Analytics Education STEM

Using Stock Price Charts On Humans

Using the same dataset, I’ve shown in my earlier blog: Scattered Data To A Butterfly, Or A Tornado!
on how to present similar information visually and add interactivity, in this post, I’ll show other ways to present the information visually and walk through the pros and cons of each. I won’t be using any formulas to extract data (we’ll still use them for calculating min/max/avg however) but let  pivot tables do most of the data shaping work for us.

The data: Raw data of member sign-ups by gender, age for each sport offered.

Objective: We want to get a feel for male and female age ranges in each sport.

Based on the data, I create a pivot table that first shows the average ages for each sport by gender.

Based on the pivot table, we can create a chart as below.

This is okay if we only want to see averages. Of course, we could go back and repeat the same steps but instead of averages, do another one for min, another for max.

But before we can do that, we’ll need to get the min/max also for each gender, per sport. To do this without having to write formulas (as I did in earlier blog linked above), we can create pivot tables again. Instead of Average, specify Minimum and Maximum for each table so that we have 3 pivot tables with min/max/avg for male and female for all sports. We can summarize the results in a single table for a cleaner report as below:

Based on that, I can create a single chart showing all the information we want as below:

This shows a lot of key information in a single chart. We could add slicers to it for interactivity.

But it seems a little crowded for my taste. All I want to is to show the same information more clearly…if I have to break it up by gender, I’m very comfortable with that as long as each visualization is clearer in communication.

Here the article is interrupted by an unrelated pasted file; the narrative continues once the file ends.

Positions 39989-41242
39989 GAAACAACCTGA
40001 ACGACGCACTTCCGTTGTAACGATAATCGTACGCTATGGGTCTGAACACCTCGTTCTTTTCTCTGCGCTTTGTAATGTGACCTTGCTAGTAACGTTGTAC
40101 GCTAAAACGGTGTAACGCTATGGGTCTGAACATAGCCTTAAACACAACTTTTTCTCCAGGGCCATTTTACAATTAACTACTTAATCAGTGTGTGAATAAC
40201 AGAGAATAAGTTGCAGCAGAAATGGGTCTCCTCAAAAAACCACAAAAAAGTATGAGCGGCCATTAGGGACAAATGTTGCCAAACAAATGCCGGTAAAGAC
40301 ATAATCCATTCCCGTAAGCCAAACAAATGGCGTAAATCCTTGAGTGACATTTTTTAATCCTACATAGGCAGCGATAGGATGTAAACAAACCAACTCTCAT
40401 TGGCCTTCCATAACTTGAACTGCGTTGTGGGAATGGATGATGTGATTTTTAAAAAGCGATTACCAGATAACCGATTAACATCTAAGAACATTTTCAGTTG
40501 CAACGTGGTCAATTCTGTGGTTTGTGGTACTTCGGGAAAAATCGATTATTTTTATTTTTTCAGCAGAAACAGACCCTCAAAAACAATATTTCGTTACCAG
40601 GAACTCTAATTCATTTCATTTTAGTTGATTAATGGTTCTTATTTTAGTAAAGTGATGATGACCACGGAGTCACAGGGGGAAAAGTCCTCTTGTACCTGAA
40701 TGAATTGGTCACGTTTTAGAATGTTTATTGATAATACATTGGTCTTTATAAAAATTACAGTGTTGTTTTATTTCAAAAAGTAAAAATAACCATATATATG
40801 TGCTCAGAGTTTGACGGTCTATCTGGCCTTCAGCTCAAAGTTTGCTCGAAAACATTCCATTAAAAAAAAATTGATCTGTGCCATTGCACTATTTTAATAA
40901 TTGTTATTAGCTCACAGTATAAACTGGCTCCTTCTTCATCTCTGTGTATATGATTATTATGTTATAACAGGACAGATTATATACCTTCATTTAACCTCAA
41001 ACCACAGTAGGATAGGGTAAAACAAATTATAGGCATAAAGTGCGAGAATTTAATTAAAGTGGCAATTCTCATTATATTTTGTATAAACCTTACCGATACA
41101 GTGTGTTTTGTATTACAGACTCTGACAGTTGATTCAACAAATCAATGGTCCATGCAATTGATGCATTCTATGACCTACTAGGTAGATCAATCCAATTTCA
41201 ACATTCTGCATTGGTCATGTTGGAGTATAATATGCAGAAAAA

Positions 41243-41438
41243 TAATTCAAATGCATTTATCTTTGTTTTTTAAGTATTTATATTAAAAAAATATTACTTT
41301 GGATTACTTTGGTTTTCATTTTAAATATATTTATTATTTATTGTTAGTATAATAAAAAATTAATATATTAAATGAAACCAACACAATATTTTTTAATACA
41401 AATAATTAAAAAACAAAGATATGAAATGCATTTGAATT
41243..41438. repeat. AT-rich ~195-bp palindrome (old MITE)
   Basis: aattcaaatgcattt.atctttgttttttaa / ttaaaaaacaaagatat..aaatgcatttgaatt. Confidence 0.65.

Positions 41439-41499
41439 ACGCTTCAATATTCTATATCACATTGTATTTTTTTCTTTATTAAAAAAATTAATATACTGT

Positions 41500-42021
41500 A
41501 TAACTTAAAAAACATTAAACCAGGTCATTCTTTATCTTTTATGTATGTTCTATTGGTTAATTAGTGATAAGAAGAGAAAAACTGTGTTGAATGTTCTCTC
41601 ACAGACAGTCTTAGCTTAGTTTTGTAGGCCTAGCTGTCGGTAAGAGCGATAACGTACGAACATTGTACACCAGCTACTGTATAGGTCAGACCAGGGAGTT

I can actually use a chart typically shown for stock prices! Instead of High price, I’ll use Max age. Instead of Close price, I’ll show Average age. And instead of Low price, I’ll use data for Min age. To do that, I need to shape the dataset accordingly. The shape now looks like this:

Finally, the charts that come off it are clear and concise as below:


For example, we clearly notice that among females, in baseball, basketball, football the variations in ages are very low. The largest variation is in tennis. In males group, we see basketball with the largest range. And we can exactly tell what the ages are at any given point.

Note that the dataset is all made up by my random generator and does not represet actual survey/observation data and used purely for technical illustration.

 This post is not meant to be a formal tutorial, instead it is  to offer key concepts, and approaches to problem-solving. Basic->Intermediate technical/coding knowledge is assumed. If you like more info or source file to learn/use, or need more basic assistance, you may contact me at tanman1129 at hotmail dot com. To support this voluntary effort, you can donate via Paypal from the button in my Home page, or become a Patron via my Patreon site. A supporter/patron gets direct answers on any of my blogs including code/data/source files whenever possible. At the very least, it’ll encourage me to share more posts/tips/knowledge in the future.

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